The opinion of the court was delivered by: JOYCE HENS GREEN
Columbia Banking Federal Savings and Loan Association, Rochester, New York ("Columbia") is a failed depository institution for which petitioner, the Resolution Trust Corporation ("RTC") was appointed receiver. RTC is currently investigating possible claims against various individuals and entities related to Columbia.
As part of the investigation, RTC issued a subpoena duces tecum to respondent, R. Wayne LeChase, a resident of New York. The subpoena seeks information relating to Columbia and also material regarding respondent's assets, asset transfers and professional liability insurance policies. Mr. LeChase failed to respond to the subpoena and RTC filed the instant petition for expedited summary enforcement of the administrative subpoena duces tecum.
RTC invokes the jurisdiction of this Court pursuant to Section 8(n) of the Federal Deposit Insurance Act, which grants RTC the authority to:
apply to the United States District Court for the District of Columbia, or the United States district court for the judicial district . . . in which such proceeding is being conducted, or where the witness resides or carries on business, for enforcement of any subpena or subpena duces tecum issued pursuant to this subsection, and such courts shall have jurisdiction and power to order and require compliance therewith.
18 U.S.C. § 1818(n). Mr. LeChase concedes that this provision grants this Court subject matter jurisdiction over this action and lays venue in this Court. He asserts, however, that it fails to authorize nationwide service of process which is necessary to establish personal jurisdiction over a nonresident.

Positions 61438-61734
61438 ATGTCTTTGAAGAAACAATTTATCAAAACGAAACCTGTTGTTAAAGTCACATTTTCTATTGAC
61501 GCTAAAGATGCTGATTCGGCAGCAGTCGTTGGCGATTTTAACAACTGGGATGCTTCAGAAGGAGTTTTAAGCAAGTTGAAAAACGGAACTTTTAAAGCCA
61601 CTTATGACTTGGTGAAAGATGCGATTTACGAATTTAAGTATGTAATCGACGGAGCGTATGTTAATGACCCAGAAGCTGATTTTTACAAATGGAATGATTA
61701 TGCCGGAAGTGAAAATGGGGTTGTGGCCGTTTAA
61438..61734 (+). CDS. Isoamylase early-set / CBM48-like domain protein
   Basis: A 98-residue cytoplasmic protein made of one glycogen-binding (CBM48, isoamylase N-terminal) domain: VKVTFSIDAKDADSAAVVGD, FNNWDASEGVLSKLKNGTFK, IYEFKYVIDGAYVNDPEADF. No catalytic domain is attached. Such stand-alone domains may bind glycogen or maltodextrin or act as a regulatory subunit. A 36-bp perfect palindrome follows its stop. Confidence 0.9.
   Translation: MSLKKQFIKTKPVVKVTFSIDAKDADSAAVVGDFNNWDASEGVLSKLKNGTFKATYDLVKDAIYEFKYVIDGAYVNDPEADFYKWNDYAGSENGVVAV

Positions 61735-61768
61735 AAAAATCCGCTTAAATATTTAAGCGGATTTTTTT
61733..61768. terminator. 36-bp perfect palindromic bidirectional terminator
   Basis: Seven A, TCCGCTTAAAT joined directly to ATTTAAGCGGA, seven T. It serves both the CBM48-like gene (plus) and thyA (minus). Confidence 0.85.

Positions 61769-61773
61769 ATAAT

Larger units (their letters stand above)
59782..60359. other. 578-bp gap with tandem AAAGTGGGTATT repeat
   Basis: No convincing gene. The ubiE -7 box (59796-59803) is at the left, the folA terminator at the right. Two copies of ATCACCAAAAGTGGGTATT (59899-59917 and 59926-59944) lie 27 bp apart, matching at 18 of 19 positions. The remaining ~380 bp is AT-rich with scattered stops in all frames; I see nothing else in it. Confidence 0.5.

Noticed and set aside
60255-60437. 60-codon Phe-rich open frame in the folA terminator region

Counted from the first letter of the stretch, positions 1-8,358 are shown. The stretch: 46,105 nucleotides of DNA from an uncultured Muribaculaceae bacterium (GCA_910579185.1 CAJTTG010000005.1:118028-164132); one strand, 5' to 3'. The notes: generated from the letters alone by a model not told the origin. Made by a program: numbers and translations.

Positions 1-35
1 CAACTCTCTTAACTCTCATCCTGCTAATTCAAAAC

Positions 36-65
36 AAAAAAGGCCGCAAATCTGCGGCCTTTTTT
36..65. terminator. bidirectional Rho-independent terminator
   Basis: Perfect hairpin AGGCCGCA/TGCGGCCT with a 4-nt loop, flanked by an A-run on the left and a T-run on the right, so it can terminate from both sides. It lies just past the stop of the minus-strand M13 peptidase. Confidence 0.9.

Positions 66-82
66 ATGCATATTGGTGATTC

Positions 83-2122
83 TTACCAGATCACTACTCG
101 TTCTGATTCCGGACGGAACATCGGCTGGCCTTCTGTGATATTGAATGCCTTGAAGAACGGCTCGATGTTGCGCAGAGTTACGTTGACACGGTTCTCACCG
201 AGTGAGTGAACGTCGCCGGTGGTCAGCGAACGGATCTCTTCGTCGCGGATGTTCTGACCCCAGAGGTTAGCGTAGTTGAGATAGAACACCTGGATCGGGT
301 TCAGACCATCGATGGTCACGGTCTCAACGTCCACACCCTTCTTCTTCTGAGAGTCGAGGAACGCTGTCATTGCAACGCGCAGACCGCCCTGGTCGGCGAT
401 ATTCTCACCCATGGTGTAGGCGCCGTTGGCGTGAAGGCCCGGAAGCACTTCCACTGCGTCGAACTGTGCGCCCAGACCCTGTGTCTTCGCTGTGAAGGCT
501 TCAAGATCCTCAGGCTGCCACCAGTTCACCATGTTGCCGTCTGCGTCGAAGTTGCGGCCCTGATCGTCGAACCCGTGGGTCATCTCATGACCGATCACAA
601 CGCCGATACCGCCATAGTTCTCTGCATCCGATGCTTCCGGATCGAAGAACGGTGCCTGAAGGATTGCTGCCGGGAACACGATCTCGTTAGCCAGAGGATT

See Mississippi Publishing Corp. v. Murphree, 326 U.S. 438, 444-45, 90 L. Ed. 185, 66 S. Ct. 242 (1946) ("service of summons is the procedure by which a court having venue and jurisdiction of the subject matter of the suit asserts jurisdiction over the person of the party served").
Respondent finds support for his position in a recent case from another judge of this Court and from language in a Supreme Court decision. In Omni Capital international, Ltd. v. Rudolf Wolff & Co., 484 U.S. 97, 98 L. Ed. 2d 415, 108 S. Ct. 404 (1987), the Supreme Court found that the Commodity Exchange Act, as amended, 7 U.S.C. § 1 et seq., did not provide for nationwide service of process. Noteworthy in that Court's view was that the relevant statutory provision was silent as to service of process, while an amendment to the statute (enacted while the case was pending) expressly authorized nationwide service of process. The Court remarked, "it would appear that Congress knows how to authorize nationwide service of process when it wants to provide for it. That Congress failed to do so here argues forcefully that such authorization was not its intention." 484 U.S. at 106.